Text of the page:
Russell Morash is considered the father of of “how to” and “know how television.” Ranked twelth on the National Academey of Television Arts and Science list of top 100 Daytime Emmy winners, with 14 Emmy Awards including 11 for “Outstanding Director of a Service Show” Russel Morash resume speaks for itself. A native of Lexington Massachusettes , he began to make his mark on the industry in 1963 when he helped invite Julie Childs and The French Chef into our kitchens.
In 1975 he teamed with Jim Crockett and walk us around Crockett's Victory Garden, later The Victory Garden. Finally in 1979 when Russell Morash brought This Old House into our livingroom it started a revolution and turned a nation into DIY's (Do It Yourself(ers)).
With a fan base thicker than the flannel on a Norm Abram shirt, This Old House has empowered its watchers to believe in their creative power and to find inspiration in the walls of their homes. The foundation(no pun intended) of This Old House lies in its charismatic cast of characters, who have been remodeled slightly over thirty years but have become an extended member of my family every Thursday night.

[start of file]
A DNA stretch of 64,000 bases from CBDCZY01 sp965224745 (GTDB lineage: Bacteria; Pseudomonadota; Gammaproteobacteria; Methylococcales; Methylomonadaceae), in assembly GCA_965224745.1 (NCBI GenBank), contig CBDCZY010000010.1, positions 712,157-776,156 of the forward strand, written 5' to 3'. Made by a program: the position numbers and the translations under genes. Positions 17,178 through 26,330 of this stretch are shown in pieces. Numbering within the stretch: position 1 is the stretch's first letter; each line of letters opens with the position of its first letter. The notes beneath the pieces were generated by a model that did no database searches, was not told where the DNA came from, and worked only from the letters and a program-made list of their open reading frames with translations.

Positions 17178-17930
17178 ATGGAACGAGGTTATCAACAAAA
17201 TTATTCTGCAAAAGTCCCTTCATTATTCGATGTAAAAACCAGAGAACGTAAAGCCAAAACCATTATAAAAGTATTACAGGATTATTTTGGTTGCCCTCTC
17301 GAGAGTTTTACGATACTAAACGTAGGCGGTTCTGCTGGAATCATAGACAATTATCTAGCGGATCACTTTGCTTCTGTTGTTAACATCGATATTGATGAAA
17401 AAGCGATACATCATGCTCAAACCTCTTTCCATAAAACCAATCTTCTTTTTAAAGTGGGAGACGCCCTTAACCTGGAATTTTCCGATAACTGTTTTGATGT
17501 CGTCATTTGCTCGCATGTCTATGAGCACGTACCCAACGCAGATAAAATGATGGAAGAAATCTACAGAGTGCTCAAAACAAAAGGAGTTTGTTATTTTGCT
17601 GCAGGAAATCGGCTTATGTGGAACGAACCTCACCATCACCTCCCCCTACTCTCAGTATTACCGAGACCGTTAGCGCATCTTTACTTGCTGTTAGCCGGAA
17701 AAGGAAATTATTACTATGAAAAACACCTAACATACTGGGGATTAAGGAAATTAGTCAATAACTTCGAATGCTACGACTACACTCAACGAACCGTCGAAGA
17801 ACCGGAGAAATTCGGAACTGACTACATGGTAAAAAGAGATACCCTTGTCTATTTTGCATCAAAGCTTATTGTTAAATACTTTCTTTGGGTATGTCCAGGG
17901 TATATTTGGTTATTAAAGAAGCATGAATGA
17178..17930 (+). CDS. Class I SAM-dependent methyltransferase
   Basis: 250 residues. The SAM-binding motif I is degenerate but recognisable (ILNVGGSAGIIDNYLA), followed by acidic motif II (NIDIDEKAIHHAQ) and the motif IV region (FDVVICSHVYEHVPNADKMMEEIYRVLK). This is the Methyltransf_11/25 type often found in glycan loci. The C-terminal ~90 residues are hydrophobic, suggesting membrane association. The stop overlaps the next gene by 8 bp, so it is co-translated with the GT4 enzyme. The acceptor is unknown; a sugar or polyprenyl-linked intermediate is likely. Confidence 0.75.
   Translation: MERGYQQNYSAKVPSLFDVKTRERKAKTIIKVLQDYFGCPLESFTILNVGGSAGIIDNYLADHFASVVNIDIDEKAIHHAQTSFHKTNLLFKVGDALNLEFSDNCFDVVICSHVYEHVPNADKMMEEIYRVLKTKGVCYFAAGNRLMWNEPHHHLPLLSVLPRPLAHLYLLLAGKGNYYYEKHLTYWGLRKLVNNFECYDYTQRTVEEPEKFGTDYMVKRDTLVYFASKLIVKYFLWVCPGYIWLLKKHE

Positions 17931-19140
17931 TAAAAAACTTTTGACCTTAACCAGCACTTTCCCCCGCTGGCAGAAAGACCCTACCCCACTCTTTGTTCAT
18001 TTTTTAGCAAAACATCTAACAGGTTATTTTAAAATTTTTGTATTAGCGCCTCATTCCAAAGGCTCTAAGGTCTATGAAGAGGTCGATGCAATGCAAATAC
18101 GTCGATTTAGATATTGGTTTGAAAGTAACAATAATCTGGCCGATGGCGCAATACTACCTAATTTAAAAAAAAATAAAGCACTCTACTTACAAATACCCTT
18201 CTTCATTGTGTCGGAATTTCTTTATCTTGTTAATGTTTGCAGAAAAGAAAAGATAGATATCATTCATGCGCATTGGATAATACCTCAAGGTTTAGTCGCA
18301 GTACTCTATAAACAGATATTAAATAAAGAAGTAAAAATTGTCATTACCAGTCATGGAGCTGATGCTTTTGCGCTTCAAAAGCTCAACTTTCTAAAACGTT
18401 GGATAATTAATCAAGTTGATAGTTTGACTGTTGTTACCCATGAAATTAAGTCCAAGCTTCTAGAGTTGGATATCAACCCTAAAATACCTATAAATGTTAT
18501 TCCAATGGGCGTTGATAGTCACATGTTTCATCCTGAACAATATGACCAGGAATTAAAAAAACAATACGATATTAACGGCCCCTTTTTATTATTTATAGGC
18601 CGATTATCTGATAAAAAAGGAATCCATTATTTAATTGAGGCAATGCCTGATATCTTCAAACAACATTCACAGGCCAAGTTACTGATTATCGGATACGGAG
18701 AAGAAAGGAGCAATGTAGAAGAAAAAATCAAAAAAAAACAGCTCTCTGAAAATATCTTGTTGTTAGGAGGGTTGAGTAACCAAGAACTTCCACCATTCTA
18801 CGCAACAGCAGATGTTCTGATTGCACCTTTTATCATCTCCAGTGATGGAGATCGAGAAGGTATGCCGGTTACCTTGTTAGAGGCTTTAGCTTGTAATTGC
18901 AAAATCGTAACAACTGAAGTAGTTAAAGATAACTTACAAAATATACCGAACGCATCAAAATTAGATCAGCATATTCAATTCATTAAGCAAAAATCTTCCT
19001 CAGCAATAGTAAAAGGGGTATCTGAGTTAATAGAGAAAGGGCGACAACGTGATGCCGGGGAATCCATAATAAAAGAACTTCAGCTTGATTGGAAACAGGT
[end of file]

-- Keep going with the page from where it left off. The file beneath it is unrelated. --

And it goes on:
My sister Chris and I use to have battles of epic proportion of what was going to be watched on one of our three channels growing up. There were three shows we settled on after all of the hair pulling, pinching and punching ceased. Day time soap opera, General Hospital, Square One/Mathnet and This Old House. So as much as I loved following the daily saga of Luke and Laura, the dynamic Mathnet duo of Monday & Frankly, it was with hushed tones that every Thursday night Chris and I like religion huddled in front of the magic box and watched master carpenter Norm Abram, general contractor Tom Silva, plumbing and heating expert Richard Trethewey, and landscape contractor Roger Cook work their magic with wit, humor and expertise.
There is a great sense of camaraderie in what This Old House brings to America. It is that same sense of camaraderie and magic that the Snapdragon has created for our family and the community. We may not have the longevity of This Old House but we hope to achieve and surpass it. On this Thursday Thought I tip my hat to Russell Morash and This Old House for being a pioneers and extend an invitation from one DIYer to another that you will always be welcome at the Snapdragon Inn because the adventure regardless of the sacrifice is worth every effort. We hope to see you there.
To abbreviate Garrison Keillor : This is my Thursday thought from Lake Runnemede where the women are strong, the men are good looking and the children are above average.
Until next Thursday this is JD signing off...